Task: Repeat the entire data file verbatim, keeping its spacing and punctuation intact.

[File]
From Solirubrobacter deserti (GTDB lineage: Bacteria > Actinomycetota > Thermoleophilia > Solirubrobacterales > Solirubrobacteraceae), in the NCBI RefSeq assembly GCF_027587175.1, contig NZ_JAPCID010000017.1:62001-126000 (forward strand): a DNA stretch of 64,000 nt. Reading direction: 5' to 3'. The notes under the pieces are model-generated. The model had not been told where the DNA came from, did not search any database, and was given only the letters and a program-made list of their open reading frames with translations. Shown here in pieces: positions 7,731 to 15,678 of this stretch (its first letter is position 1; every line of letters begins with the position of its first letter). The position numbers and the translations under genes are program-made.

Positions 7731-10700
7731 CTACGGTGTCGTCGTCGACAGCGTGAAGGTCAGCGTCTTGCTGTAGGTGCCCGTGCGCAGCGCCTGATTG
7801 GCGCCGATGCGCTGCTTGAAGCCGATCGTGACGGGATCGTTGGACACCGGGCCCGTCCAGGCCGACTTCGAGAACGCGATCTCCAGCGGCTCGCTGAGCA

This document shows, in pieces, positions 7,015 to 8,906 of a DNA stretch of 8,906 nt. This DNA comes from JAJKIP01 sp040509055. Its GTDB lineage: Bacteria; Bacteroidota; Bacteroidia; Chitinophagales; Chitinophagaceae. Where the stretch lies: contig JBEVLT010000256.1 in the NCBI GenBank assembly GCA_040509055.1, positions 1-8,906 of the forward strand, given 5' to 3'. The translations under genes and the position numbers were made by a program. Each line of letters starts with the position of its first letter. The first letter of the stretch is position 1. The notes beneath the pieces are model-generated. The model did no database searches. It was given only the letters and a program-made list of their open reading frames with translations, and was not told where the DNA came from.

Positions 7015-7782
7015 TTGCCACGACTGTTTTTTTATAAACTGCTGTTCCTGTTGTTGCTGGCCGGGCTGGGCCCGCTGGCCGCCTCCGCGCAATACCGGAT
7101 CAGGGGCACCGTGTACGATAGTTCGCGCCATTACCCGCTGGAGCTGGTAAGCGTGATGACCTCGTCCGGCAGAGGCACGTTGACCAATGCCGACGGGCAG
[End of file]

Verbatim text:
From Solirubrobacter deserti (GTDB lineage: Bacteria > Actinomycetota > Thermoleophilia > Solirubrobacterales > Solirubrobacteraceae), in the NCBI RefSeq assembly GCF_027587175.1, contig NZ_JAPCID010000017.1:62001-126000 (forward strand): a DNA stretch of 64,000 nt. Reading direction: 5' to 3'. The notes under the pieces are model-generated. The model had not been told where the DNA came from, did not search any database, and was given only the letters and a program-made list of their open reading frames with translations. Shown here in pieces: positions 7,731 to 15,678 of this stretch (its first letter is position 1; every line of letters begins with the position of its first letter). The position numbers and the translations under genes are program-made.

Positions 7731-10700
7731 CTACGGTGTCGTCGTCGACAGCGTGAAGGTCAGCGTCTTGCTGTAGGTGCCCGTGCGCAGCGCCTGATTG
7801 GCGCCGATGCGCTGCTTGAAGCCGATCGTGACGGGATCGTTGGACACCGGGCCCGTCCAGGCCGACTTCGAGAACGCGATCTCCAGCGGCTCGCTGAGCA

This document shows, in pieces, positions 7,015 to 8,906 of a DNA stretch of 8,906 nt. This DNA comes from JAJKIP01 sp040509055. Its GTDB lineage: Bacteria; Bacteroidota; Bacteroidia; Chitinophagales; Chitinophagaceae. Where the stretch lies: contig JBEVLT010000256.1 in the NCBI GenBank assembly GCA_040509055.1, positions 1-8,906 of the forward strand, given 5' to 3'. The translations under genes and the position numbers were made by a program. Each line of letters starts with the position of its first letter. The first letter of the stretch is position 1. The notes beneath the pieces are model-generated. The model did no database searches. It was given only the letters and a program-made list of their open reading frames with translations, and was not told where the DNA came from.

Positions 7015-7782
7015 TTGCCACGACTGTTTTTTTATAAACTGCTGTTCCTGTTGTTGCTGGCCGGGCTGGGCCCGCTGGCCGCCTCCGCGCAATACCGGAT
7101 CAGGGGCACCGTGTACGATAGTTCGCGCCATTACCCGCTGGAGCTGGTAAGCGTGATGACCTCGTCCGGCAGAGGCACGTTGACCAATGCCGACGGGCAG